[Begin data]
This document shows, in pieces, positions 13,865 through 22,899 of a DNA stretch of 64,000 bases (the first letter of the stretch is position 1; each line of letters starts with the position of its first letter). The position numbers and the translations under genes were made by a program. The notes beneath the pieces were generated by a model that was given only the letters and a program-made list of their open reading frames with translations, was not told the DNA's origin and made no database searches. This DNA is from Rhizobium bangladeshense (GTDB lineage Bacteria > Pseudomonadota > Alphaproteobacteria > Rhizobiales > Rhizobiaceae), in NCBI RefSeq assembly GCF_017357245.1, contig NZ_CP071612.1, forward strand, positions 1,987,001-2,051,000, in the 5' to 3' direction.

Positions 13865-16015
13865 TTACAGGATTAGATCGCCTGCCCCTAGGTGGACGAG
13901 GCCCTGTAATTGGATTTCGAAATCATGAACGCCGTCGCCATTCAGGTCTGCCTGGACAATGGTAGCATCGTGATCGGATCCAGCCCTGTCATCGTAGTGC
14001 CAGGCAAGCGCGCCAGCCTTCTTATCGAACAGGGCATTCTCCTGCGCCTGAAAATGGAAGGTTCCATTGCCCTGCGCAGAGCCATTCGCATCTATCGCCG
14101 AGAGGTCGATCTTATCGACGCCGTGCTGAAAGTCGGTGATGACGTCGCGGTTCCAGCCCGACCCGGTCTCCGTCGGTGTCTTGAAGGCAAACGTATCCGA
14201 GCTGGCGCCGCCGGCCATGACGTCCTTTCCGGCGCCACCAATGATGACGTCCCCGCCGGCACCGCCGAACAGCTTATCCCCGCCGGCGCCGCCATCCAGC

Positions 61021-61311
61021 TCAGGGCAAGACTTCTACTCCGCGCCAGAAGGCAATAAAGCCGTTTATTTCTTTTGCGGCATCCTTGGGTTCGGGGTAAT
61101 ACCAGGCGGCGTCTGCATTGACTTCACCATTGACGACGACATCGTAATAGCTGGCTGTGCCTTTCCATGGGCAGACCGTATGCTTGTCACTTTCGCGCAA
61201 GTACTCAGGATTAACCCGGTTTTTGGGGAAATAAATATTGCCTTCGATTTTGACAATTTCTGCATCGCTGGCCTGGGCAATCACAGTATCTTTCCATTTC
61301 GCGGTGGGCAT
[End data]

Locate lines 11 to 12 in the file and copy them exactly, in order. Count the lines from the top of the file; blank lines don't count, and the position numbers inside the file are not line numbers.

61201 GTACTCAGGATTAACCCGGTTTTTGGGGAAATAAATATTGCCTTCGATTTTGACAATTTCTGCATCGCTGGCCTGGGCAATCACAGTATCTTTCCATTTC
61301 GCGGTGGGCAT